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Posted 23 October 2015 - 08:36 AM

NSA-Proof Wallpaper...
Keeps electronic emissions in and electromagnetic pulses out...


Your next tinfoil hat will won’t be made of tinfoil. A small company called Conductive Composites out of Utah has developed a flexible material — thin and tough enough for wallpaper or woven fabric — that can keep electronic emissions in and electromagnetic pulses out.
A new nickel-carbon material could help the Pentagon fight off some of its most haunting threats.

In 2013, as the College of Cardinals convened to elect a new Pope, the Vatican’s Sistine Chapel was converted into a Faraday cage so that news of the election couldn’t leak out, no matter how hard the paparazzi tried, and how eager the cardinals were to tweet the proceedings. The military also uses Faraday cages for secure communications: Sensitive Compartmented Information Facilities or SCIFs are Faraday cages.

In May, the Air Force confirmed that it was working on an electromagnetic pulse weapon of its own. A Faraday cage can serve as protection against exactly that sort of attack.

Edited by Rogerdodger, 23 October 2015 - 08:42 AM.


#57 Rogerdodger

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Posted 26 November 2015 - 01:57 AM

GREENWALD: WHY CIA ATTACKS SNOWDEN AFTER PARIS...

Tech industry defends encryption...


In one sense, this blame-shifting tactic is understandable. After all, the CIA, the NSA and similar agencies receive billions of dollars annually from Congress and have been vested by their Senate overseers with virtually unlimited spying power. They have one paramount mission: find and stop people who are plotting terrorist attacks. When they fail, of course they are desperate to blame others.
The CIA's blame-shifting game, aside from being self-serving, was deceitful in the extreme.
To begin with, there still is no evidence that the perpetrators in Paris used the Internet to plot their attacks, let alone used encryption technology.
CIA officials simply made that up. It is at least equally likely that the attackers formulated their plans in face-to-face meetings. The central premise of the CIA's campaign — encryption enabled the attackers to evade our detection — is baseless.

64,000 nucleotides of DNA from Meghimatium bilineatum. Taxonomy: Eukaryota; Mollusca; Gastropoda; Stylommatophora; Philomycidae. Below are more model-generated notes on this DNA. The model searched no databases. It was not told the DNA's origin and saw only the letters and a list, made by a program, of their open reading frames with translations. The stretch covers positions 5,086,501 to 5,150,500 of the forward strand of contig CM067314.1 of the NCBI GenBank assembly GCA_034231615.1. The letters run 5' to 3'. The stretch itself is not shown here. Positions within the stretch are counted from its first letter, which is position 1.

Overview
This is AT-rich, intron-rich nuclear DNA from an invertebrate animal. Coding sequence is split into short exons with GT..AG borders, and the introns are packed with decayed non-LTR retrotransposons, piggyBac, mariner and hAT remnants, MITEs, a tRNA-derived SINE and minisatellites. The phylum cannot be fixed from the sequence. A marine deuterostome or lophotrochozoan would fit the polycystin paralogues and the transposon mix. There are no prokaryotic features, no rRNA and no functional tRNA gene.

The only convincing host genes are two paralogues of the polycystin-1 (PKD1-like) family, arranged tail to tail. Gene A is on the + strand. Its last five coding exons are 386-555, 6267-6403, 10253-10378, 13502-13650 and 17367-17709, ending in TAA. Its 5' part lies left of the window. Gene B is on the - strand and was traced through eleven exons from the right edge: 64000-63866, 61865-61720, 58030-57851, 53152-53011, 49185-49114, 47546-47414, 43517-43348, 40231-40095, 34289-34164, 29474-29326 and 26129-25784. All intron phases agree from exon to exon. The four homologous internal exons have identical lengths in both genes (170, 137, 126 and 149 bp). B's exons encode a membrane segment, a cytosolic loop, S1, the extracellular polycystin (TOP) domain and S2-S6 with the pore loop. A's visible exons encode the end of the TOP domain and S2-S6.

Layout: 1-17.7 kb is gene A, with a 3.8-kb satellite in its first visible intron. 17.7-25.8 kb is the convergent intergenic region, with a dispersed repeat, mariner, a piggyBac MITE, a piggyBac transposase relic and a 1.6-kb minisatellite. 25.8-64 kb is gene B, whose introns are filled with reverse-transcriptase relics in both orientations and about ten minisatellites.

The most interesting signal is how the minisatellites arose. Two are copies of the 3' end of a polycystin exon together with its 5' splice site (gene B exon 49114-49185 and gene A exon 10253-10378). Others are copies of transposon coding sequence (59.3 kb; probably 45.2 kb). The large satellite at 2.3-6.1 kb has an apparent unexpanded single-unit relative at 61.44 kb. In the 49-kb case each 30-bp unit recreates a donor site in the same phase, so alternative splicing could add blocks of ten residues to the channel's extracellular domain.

Edited by Rogerdodger, 26 November 2015 - 01:58 AM.


#58 Rogerdodger

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Posted 27 November 2015 - 11:34 AM

Who will watch the watchers?
Watchdogs NOT ALLOWED in government agencies.
As the NSA et al, scream and cry that they need more access to our personal lives, they scream and cry that their actions be kept private.
In fact, they will be the judge and jury of their own clandestine activity.

How many have even "plead the 5th" in order to deceive the American public?
So much for the "freedom of information act".

SHHH: Tighter Lid on Records Weakens Govt Watchdogs...
The impasse has hampered investigations into an array of programs and abuse reports — from allegations of sexual assaults in the Peace Corps to the F.B.I.’s terrorism powers, officials said. And it has threatened to roll back more than three decades of policy giving the watchdogs unfettered access to “all records” in their investigations.
“The bottom line is that we’re no longer independent,” Michael E. Horowitz, the Justice Department inspector general, said in an interview.

The inspector-general system was created in 1978 in the wake of Watergate as an independent check on government abuse, and it has grown to include watchdogs at 72 federal agencies. Their investigations have produced thousands of often searing public reports on everything from secret terrorism programs and disaster responses to boondoggles like a lavish government conference in Las Vegas in 2010 that featured a clown and a mind reader.

Congress mandated a review after a volunteer in Benin was murdered in 2009; several dozen volunteers reported that the Peace Corps ignored or mishandled sexual abuse claims.
But Peace Corps lawyers initially refused to turn over abuse reports, citing privacy restrictions. Even after reaching an agreement opening up some material, Ms. Buller said investigators have been able to get records that are heavily redacted.
“It’s been incredibly frustrating,” she said. “We have spent so much time and energy arguing with the agency over this issue.”

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Edited by Rogerdodger, 27 November 2015 - 11:43 AM.